The reviewer will complete a thorough robust timeline, decide where want to look from, usually finish at the point incident happened. By doing that in that way you’re very much able draw out if any care and service delivery problems, any issues. Then can look to see if any themes as well.

What’s really important is drawing out learning, very much focus on learning, usually recommendations made by reviewer. Recommendations formally made to the service, and then the service or organisation, Sussex Partnership will then produce, work together to produce an action plan.

From my perspective what’s key is to ensure any learning identified from that review is taken forward to improve service delivery, to ultimately improve service for people who use our services.

Coroner: And prevent future deaths?

LD’S: Prevent future deaths, absolutely

Coroner: So for the jury’s benefit, is safeguarding enquiry, sometimes looking at safeguarding aspect, there’s SI review taken in this case by totally independent person, and there’s police investigation.

LD’S: Yes, sorry

Coroner: And finally a coroner’s investigation and inquest?

LD’S: Yes

The coroner asked if any counsel had any questions, they did not. So it was over to the jury.

Juror: So safeguarding review and then a serious incident review?

Ms D’Souza asked them to repeat their question

Coroner: Question is whether is safeguarding review or a SI review

Juror: previous person that spoke?

Coroner: Sarah Kidd

Juror: Is that safeguarding review?

LD’S: I made a safeguarding referral to Brighton and Hove City Council  

Juror: Thank you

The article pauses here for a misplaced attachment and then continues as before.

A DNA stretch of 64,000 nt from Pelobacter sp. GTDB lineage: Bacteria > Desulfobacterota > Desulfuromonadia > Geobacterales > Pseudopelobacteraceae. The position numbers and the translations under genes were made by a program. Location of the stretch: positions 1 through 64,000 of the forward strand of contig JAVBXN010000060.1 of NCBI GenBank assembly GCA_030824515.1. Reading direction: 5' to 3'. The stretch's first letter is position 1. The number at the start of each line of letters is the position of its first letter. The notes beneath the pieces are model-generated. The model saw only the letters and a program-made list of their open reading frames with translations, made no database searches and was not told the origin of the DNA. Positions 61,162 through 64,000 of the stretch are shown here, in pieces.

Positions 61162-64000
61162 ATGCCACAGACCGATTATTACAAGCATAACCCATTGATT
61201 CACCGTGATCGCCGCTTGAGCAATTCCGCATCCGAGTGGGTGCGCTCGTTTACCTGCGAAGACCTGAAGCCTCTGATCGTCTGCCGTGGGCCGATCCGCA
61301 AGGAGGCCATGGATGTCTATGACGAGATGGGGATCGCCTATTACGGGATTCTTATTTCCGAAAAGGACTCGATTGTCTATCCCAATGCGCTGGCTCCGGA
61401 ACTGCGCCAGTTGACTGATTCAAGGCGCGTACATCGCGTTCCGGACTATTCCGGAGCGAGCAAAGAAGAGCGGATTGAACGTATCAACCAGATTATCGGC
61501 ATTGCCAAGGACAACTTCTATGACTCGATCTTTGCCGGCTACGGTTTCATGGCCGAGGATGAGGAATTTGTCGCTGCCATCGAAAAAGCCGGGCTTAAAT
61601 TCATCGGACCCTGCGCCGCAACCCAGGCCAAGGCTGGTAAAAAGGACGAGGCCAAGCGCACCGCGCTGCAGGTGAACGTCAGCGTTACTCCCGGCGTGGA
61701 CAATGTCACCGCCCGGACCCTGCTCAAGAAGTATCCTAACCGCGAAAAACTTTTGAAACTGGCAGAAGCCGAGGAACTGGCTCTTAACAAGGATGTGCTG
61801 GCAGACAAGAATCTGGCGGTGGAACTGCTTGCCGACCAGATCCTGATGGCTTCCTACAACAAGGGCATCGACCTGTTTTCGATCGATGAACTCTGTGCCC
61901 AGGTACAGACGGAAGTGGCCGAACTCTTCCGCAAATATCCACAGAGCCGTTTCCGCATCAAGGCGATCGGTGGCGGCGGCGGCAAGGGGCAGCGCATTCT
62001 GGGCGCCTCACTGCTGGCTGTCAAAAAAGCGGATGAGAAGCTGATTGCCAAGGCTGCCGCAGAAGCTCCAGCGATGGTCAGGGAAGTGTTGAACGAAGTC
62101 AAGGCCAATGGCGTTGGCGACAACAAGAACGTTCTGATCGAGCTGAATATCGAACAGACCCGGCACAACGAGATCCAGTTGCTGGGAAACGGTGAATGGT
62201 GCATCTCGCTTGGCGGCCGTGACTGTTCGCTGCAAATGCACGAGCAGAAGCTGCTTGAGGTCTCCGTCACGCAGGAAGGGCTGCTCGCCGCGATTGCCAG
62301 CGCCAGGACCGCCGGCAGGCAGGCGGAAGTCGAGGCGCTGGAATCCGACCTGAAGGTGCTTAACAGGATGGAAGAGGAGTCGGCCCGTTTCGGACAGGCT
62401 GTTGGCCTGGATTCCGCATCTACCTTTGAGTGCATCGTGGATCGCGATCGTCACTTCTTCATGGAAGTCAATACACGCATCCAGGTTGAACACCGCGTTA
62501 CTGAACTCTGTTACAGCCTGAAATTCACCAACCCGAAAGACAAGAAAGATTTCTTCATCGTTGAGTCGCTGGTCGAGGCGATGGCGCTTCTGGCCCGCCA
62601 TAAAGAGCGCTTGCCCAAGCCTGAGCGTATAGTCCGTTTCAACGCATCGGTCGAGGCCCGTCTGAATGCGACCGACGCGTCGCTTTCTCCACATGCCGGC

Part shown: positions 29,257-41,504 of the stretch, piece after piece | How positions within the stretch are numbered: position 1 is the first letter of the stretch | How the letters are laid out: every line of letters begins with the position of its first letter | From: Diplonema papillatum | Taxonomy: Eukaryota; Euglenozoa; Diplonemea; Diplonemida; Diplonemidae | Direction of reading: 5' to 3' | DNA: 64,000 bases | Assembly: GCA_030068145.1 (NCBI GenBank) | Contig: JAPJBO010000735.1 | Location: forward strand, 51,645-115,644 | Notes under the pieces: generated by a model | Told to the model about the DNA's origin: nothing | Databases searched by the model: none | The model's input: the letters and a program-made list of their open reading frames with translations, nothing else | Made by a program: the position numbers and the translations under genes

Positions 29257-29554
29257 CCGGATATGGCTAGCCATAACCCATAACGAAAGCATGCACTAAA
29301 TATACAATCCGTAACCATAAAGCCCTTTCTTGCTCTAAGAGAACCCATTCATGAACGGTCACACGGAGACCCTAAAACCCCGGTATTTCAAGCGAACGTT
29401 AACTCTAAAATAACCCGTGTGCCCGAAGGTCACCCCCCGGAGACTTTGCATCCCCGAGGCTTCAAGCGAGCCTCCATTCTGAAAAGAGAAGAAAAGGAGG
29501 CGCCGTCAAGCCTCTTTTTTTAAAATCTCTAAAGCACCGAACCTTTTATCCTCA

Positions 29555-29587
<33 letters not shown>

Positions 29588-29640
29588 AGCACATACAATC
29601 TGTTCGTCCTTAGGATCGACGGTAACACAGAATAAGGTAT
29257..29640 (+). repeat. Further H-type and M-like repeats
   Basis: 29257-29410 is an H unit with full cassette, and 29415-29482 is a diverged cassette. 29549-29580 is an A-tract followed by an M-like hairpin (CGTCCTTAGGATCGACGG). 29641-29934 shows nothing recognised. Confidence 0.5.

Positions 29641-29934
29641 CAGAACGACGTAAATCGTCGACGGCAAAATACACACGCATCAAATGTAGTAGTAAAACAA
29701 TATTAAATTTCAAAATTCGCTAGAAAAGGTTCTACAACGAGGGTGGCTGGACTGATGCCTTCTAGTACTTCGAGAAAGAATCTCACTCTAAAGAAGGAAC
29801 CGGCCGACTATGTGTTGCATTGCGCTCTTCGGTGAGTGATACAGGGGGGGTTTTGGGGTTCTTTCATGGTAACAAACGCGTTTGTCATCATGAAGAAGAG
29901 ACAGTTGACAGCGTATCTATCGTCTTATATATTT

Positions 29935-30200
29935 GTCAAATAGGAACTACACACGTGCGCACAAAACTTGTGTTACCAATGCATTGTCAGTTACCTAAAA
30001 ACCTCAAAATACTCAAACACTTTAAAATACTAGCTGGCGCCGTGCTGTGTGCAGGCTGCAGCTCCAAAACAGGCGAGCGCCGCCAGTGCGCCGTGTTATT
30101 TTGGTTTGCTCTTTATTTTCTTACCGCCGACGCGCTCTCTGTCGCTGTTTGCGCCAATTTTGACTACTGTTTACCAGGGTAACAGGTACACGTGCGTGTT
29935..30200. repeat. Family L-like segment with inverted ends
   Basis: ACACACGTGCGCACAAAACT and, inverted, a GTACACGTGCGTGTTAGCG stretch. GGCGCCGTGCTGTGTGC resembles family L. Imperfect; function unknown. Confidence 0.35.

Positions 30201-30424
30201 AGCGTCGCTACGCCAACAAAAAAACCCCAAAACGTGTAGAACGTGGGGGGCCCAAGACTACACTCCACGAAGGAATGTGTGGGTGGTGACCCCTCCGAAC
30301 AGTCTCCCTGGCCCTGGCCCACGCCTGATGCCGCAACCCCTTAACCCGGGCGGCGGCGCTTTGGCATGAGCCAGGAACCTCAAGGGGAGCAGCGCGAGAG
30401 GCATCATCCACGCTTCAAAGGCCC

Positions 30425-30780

Then a second juror had a question.

Juror: Is a Serious Incident review about care received [can’t hear]?

LD’S: It’s our review, Sussex Partnership review, my experience when I have led a review into a completely different incident, I can look at different aspects of the care but it’s very much our review. I wouldn’t for example make recommendations for another agency.

Juror: [can’t hear]

LD’S: Yes, I’ve done that before in different cases, I didn’t undertake this review

Juror: [can’t hear – think they asked if a police investigation was requested]

LD’S: I didn’t ask for it. I’ve heard today it was considered, not surprised it was considered.

Juror: The Trust would have been involved with that, not as far as you’re aware?

LD’S: No hasn’t.

Then a third juror had a question. This juror wanted to ask about bank staffing department at Sussex Partnership using IMC Locums whilst there was an ongoing safeguarding enquiry.

Coroner: I think Ms Agnew this witness, given her role in Mill View would be most appropriate? Can you start question again and break it up if you don’t mind.

Juror: Firstly, were Mill View aware of the ongoing safeguarding enquiry against IMC Locums?

LD’S: Not the detail, I mean I can only provide evidence of what I know today. At time Jessie was admitted to Mill View Hospital in my role I wouldn’t expect to know that level of detail. It’s our largest hospital in Sussex, five wards, a lot of patients.

My understanding is Caburn Ward knew there were safeguarding concerns around the care agency, but not the care agency, they weren’t aware of the detail.

Juror: Do you think it would be helpful to know the detail?

LD’S: It’s always helpful to have a level of detail

Juror: Who does the responsibility lie with for providing that detail?

LD’S: Umm I would expect, that person caring for Jessie, before admission, so Lead Practitioner, and a Social Worker that is carrying out those enquiries relating to safeguarding, would communicate that to Caburn Ward, to their leadership team.

Coroner: With regards to the agencies that provide staff to Mill View, IMC Locums are one of them?

LD’S: One of many

Coroner: So different agencies you could go to, is there a shortage of locum staff available to them? Imagine you’re having to fill gaps in your own staffing levels?